Arctic National Wildlife Refuge

The Arctic National Wildlife Refuge is the nation’s largest wildlife refuge. It is a pristine landscape of tundra plains and dramatic mountain peaks.

The Arctic National Wildlife Refuge provides critical habitat for Arctic species, including caribou, bears, wolves and Arctic foxes. Our work aims to protect the refuge from oil drilling.

Why the Arctic National Wildlife Refuge

America’s largest wildlife refuge is under pressure from oil companies that want to drill for oil in the crown jewel of our national refuge system.

Work we are doing

The Arctic National Wildlife Refuge is the crown jewel of America’s wildlife refuge system. We are committed to protecting it from oil development.

Our partners

The Wilderness Society works with a number of local, regional and national conservation groups to help protect the Arctic National Wildlife Refuge.

  • Michael Reinemer

    Development of natural areas in the United States, coupled with expected changes in climate, have increased the importance of migration corridors that connect protected natural areas. Large, connected wild lands reduce the isolation of animal and plant populations and allow for migration and movement that can help preserve populations of wild species and enhance genetic and ecosystem diversity.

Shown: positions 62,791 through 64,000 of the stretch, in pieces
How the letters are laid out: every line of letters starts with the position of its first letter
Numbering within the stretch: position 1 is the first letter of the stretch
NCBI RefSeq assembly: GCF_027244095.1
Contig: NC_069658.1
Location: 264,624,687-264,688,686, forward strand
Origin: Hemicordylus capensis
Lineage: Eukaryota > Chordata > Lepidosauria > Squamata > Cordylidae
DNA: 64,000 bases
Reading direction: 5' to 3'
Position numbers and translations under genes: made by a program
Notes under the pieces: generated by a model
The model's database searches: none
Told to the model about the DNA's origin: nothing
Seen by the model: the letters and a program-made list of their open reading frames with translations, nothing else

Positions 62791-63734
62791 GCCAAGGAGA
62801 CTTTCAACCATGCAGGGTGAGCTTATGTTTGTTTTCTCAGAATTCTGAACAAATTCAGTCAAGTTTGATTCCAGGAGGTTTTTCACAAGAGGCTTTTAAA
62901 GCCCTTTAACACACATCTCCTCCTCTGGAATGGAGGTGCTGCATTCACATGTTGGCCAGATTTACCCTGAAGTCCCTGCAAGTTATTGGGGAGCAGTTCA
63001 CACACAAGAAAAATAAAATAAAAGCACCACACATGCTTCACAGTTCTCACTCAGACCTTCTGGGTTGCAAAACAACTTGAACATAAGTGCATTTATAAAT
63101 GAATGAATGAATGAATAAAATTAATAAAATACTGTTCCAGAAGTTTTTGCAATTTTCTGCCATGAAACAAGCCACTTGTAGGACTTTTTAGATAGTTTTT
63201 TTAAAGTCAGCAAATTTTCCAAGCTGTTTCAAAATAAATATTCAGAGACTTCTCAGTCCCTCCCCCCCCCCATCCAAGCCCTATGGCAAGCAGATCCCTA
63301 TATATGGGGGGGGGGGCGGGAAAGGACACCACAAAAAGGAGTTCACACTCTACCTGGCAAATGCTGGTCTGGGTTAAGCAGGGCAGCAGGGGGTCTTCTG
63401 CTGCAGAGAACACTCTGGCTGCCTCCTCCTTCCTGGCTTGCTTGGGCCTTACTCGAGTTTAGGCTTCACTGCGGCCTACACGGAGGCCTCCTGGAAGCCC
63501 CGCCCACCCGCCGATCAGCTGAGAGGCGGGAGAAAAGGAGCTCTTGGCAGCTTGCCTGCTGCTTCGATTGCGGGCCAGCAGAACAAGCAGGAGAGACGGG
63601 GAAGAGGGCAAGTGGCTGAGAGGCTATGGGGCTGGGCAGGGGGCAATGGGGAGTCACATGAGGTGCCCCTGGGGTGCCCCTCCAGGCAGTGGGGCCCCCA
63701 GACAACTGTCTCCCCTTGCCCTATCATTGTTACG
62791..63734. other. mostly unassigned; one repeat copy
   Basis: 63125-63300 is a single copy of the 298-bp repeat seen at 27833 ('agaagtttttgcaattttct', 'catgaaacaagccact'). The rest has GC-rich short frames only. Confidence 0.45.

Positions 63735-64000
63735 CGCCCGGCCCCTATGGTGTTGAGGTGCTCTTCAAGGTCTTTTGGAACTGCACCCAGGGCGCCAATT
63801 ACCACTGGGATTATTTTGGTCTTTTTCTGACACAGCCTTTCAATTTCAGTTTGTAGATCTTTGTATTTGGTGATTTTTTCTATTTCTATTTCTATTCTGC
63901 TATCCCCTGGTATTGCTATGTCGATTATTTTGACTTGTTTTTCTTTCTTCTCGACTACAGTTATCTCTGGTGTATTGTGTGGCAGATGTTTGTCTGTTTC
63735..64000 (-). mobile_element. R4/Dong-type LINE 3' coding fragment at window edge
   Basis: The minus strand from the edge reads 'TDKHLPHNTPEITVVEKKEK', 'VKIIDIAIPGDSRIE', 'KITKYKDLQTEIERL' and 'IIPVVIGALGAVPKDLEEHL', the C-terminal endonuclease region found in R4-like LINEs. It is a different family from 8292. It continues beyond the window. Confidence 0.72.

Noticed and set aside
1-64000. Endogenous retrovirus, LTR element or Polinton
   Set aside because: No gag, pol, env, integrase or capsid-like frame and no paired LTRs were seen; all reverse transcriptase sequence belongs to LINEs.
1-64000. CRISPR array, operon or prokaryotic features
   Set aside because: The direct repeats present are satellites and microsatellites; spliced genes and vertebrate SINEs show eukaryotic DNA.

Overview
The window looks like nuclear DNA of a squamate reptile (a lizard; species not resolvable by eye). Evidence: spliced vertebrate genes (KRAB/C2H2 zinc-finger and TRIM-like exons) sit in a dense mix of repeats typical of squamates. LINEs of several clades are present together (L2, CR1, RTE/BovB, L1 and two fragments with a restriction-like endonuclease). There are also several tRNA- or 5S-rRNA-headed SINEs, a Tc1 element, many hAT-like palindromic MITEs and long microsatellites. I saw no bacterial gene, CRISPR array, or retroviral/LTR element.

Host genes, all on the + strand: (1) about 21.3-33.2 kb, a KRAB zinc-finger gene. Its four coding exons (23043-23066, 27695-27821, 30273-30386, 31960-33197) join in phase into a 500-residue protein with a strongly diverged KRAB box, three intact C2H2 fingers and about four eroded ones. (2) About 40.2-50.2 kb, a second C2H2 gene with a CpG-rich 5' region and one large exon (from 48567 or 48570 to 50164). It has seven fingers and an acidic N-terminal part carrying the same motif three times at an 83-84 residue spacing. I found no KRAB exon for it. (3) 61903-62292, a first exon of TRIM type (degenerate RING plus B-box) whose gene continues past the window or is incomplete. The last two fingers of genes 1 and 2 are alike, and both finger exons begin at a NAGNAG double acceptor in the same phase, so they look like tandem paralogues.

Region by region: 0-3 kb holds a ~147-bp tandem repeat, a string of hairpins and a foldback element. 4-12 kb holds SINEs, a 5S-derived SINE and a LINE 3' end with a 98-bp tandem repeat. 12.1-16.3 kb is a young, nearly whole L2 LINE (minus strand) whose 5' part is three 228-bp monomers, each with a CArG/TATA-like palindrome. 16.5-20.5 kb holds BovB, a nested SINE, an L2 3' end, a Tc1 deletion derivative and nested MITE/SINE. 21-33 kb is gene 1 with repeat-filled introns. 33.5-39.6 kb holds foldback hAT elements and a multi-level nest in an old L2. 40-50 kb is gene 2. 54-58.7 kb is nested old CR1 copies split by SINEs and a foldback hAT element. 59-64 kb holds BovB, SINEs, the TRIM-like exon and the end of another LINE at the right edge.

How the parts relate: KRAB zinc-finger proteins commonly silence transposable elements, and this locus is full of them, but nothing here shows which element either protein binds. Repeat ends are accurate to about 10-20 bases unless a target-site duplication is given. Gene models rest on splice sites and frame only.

• Sarah Graddy

    An analysis of more than 8,700 low-producing natural gas wells in two counties in the San Juan Basin, San Juan and Rio Arriba, determined that BLM’s rule will have little to no negative impact on these marginal wells.

    The results of the study indicate that the new rule—which aims to reduce waste from venting, flaring and leaks from oil and gas operations on public and tribal lands—will actually increase overall production and royalties paid to support vital services in the state of New Mexico.

  • Michael Reinemer

    The measure would permanently authorize the Land and Water Conservation Fund, protect two wilderness areas in New Mexico and address water supply and river restoration efforts in the Yakima Basin in Washington state.